What you need to know:
- NTSA says the firm has been operating illegally in the capital.
App-based shuttle-hailing service Swvl could be headed for more problems after the National Transport and Safety Authority (NTSA) called for prosecution of the firm's co-founder and CEO Mostafa Kandil.
NTSA wrote to the Inspector General of Police and the Director of Public Prosecutions to prosecute the firm's managing director as well as compel the company to cease operations in the city.
The call for prosecution comes after NTSA said that the firm has been operating illegally in the capital.
According to NTSA, the online-based public transport operator has not been licenced by either the agency or City Hall to ply the routes it is operating in.
“Traditionally an operator is licenced to operate at a particular route but Swvl wants to operate in a manner that they can go anywhere," said NTSA's licencing manager Jackson Mutua during a Nairobi County Assembly Transport committee sitting.
On Friday last week, NTSA impounded a number of vehicles belonging to the Egypt-based firm for operating without a PSV licence.
This was after the agency asked the police to impound Swvl vehicles and charge its crew and owners, accusing the company of using a tour service licence for public service vehicle operations which require a different permit.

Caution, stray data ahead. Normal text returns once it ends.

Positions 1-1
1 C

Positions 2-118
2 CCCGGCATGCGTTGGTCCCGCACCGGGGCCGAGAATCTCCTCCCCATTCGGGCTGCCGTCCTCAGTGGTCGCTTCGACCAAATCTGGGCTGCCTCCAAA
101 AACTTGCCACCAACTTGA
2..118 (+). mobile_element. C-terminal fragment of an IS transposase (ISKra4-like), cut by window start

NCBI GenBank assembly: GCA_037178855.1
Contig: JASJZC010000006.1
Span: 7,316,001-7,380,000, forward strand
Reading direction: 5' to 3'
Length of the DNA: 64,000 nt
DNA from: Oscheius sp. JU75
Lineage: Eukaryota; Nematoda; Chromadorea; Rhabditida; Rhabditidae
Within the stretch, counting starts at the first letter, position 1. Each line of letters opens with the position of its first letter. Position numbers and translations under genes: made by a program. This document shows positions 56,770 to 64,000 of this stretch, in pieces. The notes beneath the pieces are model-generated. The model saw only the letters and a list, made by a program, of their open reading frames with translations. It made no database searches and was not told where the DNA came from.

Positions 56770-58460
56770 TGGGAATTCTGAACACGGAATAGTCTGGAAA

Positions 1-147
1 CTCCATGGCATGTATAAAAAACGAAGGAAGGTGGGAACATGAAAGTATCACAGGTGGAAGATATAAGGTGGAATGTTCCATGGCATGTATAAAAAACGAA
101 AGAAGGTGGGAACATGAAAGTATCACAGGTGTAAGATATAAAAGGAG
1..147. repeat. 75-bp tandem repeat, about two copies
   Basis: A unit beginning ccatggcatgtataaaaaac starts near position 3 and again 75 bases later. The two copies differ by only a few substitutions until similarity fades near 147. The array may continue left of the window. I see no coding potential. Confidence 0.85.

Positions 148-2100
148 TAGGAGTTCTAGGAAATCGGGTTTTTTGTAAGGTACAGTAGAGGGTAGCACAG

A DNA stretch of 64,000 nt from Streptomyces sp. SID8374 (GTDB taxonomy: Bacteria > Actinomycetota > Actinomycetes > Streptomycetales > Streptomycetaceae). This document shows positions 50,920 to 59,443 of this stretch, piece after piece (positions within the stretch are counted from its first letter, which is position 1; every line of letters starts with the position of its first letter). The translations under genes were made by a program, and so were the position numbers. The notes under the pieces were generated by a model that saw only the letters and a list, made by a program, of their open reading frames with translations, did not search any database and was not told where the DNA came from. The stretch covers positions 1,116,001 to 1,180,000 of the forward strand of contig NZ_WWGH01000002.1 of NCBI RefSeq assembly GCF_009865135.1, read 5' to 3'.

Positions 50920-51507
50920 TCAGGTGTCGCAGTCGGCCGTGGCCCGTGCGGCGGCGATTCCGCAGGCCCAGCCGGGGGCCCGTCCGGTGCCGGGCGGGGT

However, Swvl CEO Kandil said the arrests had been based on the status of operating licences of the firm's partners, and not Swvl’s own compliance.
Spelling more doom for the ride-hailing firm, City Hall also confirmed that they do not recognise its operations in the city.
County Roads and Transport Chief Officer Engineer Fredrick Karanja confirmed that Swvl had tried to apply for licencing from the devolved unit.
However, he said, this was not possible as the firm was not willing to operate on designated routes.
“They (Swvl) tried to apply and as a county we advised them that they have to follow the designated routes. They cannot operate how they want on the routes they had requested,” said Mr Karanja.
The chief officer, however, said the county had no issue with the technology bit of Swvl, but with its licencing.
"The problem is that Swvl want to operate everywhere ignoring that the PSVs in Nairobi operate along routes that have been licenced. Once they get licenced they will have to follow the existing routes,” he said.
An Assembly committee member called for the two institutions to tax Swvl a bit higher if they want to operate in more than the designated routes.
"If they want to use more than one route then I suggest that the county to charge them higher," said nominated MCA Mary Arivtsa.
However, Mr Karanja was of a different opinion, stating that the way forward for Swvl is to apply for the right licences and to understand designated routes.
"There cannot be an exemption and since they are just like PSVs, only that they use technology and other things, they should follow the routes available," he said.